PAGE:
19. [IgG anti HSV I antibodies in saliva in a drug dependent population].

    Science.gov (United States)

    Urquía, M; Ceballos, A; Ruiz, M; Pérez-Alférez, N

    1989-11-01

    It is known the presence of receptors for the morphine products on the Lymphocytes B. These receptors could have a modulator action on the production of antibodies in drug addicts. We have determined the existence of IgG anti-HSV I in saliva and serum in a heroin population. Our results show that here is not significant differences between the heroin population and the control group, when the antibodies are detected in serum. But significant differences do exist between the number of people with antibodies anti-HSV I in saliva.

  20. Microselection - Affinity Selecting Antibodies against a Single Rare Cell in a Heterogeneous Population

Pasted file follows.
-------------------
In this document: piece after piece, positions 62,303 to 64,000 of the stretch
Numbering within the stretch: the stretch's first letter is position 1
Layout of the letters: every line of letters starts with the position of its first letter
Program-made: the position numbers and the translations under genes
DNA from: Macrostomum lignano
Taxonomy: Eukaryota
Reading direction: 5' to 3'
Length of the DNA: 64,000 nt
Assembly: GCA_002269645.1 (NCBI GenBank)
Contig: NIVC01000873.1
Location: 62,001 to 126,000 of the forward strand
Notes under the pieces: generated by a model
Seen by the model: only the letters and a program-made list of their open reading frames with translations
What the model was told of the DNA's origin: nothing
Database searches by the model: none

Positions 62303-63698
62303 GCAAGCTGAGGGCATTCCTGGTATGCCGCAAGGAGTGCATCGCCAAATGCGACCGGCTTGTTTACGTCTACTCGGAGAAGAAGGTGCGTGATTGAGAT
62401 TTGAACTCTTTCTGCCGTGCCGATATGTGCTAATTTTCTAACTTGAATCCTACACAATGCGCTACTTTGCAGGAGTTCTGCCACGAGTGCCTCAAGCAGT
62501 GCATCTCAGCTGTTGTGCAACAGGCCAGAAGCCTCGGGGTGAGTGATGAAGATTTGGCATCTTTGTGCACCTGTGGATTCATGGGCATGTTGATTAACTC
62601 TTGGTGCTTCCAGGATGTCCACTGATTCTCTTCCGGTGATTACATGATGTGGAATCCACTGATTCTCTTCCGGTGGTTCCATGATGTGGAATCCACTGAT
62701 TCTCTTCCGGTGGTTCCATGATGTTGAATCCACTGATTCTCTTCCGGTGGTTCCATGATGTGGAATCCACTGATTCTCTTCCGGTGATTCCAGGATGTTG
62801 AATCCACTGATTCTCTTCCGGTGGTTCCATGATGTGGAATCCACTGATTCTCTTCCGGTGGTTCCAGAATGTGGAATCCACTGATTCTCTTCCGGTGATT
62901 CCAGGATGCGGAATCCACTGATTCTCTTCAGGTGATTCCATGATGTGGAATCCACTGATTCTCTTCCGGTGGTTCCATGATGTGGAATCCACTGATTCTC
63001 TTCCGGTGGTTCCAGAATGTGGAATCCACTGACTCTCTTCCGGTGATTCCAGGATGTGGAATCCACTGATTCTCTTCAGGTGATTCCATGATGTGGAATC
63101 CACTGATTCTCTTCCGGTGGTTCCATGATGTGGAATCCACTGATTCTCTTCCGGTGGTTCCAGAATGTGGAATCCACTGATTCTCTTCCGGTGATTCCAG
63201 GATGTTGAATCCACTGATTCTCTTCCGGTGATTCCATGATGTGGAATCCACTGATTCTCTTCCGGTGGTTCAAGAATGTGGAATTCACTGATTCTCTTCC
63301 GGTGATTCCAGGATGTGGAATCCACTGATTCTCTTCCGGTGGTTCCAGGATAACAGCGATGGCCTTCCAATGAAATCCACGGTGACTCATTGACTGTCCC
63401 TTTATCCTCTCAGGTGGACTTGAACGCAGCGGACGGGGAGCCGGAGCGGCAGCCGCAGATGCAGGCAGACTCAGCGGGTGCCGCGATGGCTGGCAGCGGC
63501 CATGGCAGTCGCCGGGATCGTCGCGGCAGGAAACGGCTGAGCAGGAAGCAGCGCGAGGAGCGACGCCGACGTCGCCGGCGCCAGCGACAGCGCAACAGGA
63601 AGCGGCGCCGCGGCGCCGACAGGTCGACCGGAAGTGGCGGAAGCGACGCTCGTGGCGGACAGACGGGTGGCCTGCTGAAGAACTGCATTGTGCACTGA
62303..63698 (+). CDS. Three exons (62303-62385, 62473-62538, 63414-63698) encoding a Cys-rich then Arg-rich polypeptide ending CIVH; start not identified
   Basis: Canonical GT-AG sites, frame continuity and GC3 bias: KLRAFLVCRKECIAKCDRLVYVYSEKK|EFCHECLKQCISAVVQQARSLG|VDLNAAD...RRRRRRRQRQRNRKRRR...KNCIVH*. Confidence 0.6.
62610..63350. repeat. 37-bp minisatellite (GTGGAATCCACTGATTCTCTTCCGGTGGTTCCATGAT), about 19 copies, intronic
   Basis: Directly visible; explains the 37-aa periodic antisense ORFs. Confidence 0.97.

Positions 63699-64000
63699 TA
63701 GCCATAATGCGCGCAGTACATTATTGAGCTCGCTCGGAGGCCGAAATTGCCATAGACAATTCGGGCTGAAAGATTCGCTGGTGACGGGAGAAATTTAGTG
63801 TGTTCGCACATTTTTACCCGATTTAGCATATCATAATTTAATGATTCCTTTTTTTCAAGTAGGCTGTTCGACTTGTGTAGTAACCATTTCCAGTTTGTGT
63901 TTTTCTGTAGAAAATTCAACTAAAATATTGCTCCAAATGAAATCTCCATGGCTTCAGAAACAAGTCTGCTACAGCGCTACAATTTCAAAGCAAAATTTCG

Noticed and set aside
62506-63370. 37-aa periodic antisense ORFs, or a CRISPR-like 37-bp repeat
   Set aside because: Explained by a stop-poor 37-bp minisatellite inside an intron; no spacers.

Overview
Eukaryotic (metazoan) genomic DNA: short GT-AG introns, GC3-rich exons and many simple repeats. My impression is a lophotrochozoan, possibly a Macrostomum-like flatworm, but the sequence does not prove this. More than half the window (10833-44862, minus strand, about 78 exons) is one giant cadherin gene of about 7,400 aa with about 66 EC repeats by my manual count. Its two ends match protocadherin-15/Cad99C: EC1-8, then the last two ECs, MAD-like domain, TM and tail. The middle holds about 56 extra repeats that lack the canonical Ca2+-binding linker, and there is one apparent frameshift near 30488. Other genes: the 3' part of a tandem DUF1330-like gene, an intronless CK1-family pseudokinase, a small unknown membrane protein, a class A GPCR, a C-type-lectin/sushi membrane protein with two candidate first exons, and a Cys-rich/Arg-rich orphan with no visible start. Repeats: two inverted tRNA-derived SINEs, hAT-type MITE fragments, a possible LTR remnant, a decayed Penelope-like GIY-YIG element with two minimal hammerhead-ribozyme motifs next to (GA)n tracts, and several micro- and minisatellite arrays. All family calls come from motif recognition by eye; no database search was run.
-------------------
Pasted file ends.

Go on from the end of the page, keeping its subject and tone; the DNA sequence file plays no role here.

DEFF Research Database (Denmark)

    Sørensen, Morten Dræby; Agerholm, Inge Errebo; Christensen, Britta

    2009-01-01

    antibodies. Here we have generated a microselection method allowing antibody selection, by phage display, targeting a single cell in a heterogeneous population. One K562 cell (female origin) was positioned on glass-slide among millions of lymphocytes from male donor, identifying the K562 cell by FISH (XX......). Several single cell selections were performed on such individual slides. The phage particles bound to the target cell is protected by a minute disc, while inactivating all remaining phage by UV-irradiation; leaving only the phage bound to the target cell viable. We hereby retrieved up to eight antibodies...

  1. Rapid expression cloning of human immunoglobulin Fab fragments for the analysis of antigen specificity of B cell lymphomas and anti-idiotype lymphoma vaccination.

    Science.gov (United States)

    Osterroth, F; Alkan, O; Mackensen, A; Lindemann, A; Fisch, P; Skerra, A; Veelken, H

    1999-10-29